Jordan Kanygin, Dave Dormer
June 14, 2022
With heavy rains expected and flooding possible, a state of local emergency has been declared in Calgary and will be in place for 14 days, Mayor Jyoti Gondek announced Monday.
“I realize that may cause some fear, some anxiety for Calgarians, especially those who went through this in 2013,” she said.
“I can tell you that you are in good hands.”
The order can be rescinded or renewed, “as needed,” said Gondek, and is being done “out of extreme caution.”
Several pathways along the Bow and Elbow rivers have been closed, water pumps have been positioned and the Glenmore Reservoir has been lowered in anticipation of significant rainfall in Calgary.
The city has created an online map tool which shows areas of Calgary most impacted by flooding.
Declaring a state of local emergency was done for several reasons, said Gondek.
“First and foremost, it allows Calgary Police Service and Calgary Fire Department, as needed, to go door-to-door to advise people that they may be under an evauation order. No such order has been called yet, but if we need to evacuate people, this allows police and fire to advise people on properties that may be impacted.”
It also allows members of the city’s water services team to access properties as needed to protect critical infrastructure, and offers “purchasing flexibility” to the city.
Gondek said current levels in the Bow River and Elbow River are “significantly lower” than they were during the 2013 flood event.
Some businesses are being proactive all the same, including the River Cafe in Prince’s Island Park, which has been closed in case of flooding in the coming days, with staff removing perishable food on Monday afternoon, along with an extensive wine collection.
“After two damaging floods, we can’t just wait and see what happens, ” says owner Sal Howell. “We have friends in the community who will help store our food and wine until the river has receded.”
Though rainfall forecasts vary, CTV News Meteorologist Kevin Stanfield says between 80 and 100 millimetres of rain is set to fall by early Wednesday, while some areas could see upward of 150 mm.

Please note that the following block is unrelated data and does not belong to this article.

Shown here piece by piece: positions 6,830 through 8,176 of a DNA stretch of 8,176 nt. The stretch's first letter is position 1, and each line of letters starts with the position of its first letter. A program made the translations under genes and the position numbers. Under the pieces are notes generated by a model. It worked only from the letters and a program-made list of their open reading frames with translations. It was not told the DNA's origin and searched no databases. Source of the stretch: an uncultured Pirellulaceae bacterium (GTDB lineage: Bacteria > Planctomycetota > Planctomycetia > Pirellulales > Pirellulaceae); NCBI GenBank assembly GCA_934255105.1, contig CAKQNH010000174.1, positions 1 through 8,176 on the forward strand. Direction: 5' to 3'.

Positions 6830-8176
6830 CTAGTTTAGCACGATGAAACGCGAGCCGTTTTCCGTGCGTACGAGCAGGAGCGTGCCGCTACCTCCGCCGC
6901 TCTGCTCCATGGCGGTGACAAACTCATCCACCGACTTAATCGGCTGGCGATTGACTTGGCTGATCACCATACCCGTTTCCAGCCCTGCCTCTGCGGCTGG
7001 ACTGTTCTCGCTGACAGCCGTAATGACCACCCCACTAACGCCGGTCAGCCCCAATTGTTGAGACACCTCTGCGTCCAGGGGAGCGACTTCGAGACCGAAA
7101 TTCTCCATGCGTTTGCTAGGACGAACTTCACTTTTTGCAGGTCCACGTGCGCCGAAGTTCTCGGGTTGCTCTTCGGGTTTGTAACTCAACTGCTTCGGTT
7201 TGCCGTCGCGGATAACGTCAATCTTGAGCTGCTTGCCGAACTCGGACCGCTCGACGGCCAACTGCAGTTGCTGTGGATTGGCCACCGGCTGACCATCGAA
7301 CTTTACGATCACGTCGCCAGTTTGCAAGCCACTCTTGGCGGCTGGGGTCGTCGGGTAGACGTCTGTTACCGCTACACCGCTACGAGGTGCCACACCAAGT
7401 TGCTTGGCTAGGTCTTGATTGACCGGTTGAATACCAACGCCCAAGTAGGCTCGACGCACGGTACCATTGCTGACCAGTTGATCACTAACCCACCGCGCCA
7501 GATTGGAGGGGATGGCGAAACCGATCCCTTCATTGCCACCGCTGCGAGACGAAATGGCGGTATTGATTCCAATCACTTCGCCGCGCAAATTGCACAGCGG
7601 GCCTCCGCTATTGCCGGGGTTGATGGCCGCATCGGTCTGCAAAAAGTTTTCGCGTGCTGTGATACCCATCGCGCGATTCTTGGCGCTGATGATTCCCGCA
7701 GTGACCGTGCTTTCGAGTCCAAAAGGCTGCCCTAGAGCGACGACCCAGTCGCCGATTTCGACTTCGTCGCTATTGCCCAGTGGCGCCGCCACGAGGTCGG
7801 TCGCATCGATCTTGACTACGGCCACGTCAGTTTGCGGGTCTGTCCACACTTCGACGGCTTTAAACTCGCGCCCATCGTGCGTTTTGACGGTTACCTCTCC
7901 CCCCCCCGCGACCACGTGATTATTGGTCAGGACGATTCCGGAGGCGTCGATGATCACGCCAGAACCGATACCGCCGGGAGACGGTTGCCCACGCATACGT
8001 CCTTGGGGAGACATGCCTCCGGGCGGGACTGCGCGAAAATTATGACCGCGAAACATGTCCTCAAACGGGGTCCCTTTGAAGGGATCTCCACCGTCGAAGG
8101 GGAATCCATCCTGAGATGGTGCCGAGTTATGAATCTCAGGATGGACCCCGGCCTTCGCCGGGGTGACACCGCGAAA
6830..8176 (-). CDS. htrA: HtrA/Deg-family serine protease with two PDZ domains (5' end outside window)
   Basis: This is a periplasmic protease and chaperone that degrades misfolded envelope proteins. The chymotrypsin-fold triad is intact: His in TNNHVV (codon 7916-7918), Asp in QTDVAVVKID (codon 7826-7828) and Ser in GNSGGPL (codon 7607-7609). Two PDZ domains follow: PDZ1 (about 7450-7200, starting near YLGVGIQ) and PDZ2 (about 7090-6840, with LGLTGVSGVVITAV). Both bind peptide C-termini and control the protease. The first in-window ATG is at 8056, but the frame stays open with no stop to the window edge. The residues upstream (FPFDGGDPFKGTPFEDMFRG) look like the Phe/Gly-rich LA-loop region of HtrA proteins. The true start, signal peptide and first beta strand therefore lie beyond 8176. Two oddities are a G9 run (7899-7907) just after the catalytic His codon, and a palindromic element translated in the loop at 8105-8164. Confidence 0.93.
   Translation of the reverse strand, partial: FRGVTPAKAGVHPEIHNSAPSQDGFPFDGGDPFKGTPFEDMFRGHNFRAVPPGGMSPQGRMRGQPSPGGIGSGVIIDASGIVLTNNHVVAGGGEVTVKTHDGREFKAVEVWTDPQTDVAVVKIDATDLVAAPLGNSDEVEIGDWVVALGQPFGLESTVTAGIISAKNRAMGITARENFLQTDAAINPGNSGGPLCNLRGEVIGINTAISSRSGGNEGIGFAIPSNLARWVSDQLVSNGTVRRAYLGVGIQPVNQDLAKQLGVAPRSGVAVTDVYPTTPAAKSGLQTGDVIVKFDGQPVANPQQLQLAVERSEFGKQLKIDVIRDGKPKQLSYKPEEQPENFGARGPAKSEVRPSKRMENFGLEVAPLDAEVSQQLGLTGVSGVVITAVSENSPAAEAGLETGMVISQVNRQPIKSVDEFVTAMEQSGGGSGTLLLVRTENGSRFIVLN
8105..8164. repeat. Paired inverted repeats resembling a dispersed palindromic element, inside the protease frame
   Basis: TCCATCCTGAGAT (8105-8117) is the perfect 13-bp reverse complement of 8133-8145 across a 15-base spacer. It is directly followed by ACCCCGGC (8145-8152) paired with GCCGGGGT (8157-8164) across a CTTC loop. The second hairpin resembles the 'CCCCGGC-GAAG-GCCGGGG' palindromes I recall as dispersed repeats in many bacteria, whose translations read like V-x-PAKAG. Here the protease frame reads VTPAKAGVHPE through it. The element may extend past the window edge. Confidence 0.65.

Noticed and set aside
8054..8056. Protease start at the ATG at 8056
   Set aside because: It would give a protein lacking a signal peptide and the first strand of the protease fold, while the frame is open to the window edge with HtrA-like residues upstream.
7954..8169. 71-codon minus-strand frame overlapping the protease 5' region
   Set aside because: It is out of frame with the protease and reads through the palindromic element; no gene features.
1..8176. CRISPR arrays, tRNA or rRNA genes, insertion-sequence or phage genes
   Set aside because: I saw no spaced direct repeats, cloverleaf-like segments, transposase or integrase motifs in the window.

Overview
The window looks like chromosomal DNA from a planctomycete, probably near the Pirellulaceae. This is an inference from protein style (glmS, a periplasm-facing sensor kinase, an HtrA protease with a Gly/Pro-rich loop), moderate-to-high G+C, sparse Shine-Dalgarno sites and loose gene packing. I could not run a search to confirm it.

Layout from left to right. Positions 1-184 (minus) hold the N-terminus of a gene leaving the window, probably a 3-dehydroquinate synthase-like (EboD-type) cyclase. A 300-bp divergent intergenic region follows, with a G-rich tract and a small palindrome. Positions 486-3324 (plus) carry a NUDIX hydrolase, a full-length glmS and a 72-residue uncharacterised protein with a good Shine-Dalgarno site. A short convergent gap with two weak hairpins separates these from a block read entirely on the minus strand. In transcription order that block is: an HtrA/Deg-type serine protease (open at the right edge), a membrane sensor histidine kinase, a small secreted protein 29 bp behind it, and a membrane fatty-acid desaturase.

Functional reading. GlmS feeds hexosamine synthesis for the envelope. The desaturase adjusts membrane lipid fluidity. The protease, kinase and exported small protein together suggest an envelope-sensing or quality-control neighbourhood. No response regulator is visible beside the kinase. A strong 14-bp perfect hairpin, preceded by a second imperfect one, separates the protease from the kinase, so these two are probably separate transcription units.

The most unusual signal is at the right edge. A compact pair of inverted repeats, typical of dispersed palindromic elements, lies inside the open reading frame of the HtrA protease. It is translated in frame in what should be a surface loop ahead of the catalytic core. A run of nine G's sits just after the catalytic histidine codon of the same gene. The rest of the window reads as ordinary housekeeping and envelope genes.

Since the 2013 flood, more than $150 million has been invested in mitigation projects, which has reduced flood risk by 55 per cent, according to city officials.
Some of those projects include:
- Construction of new, permanent flood barriers along Heritage Drive, along Eau Claire beside downtown, in Inglewood and the Calgary Zoo;
- New, 2.5-metre high steel gates at the Glenmore Dam, which doubled its water storage capacity so it can hold back more water and release it at a slower rate on the Elbow River;
- Lift station construction, drainage improvements and stormwater trunk upgrades in various established neighbourhoods to reduce the risk of localized flooding from intense rainfalls;
- Resilience upgrades to multiple stormwater outfalls to prevent back-flooding into affected communities, and;
- Bridge upgrades to maintain access and prevent damage during high flow events.
Calgary’s downtown flood barrier is also complete and runs from the Peace Bridge to the Reconciliation Bridge and construction has started on the Springbank Off-stream Reservoir west of the city.
The protection put in place in the last nine years reduces Calgary’s flood risk by about 55 per cent, according to the city.
Experts are still recommending people should remove valuable items and documents from basements if you’re located near flood-prone areas, and test sump pumps to make sure they’re working properly.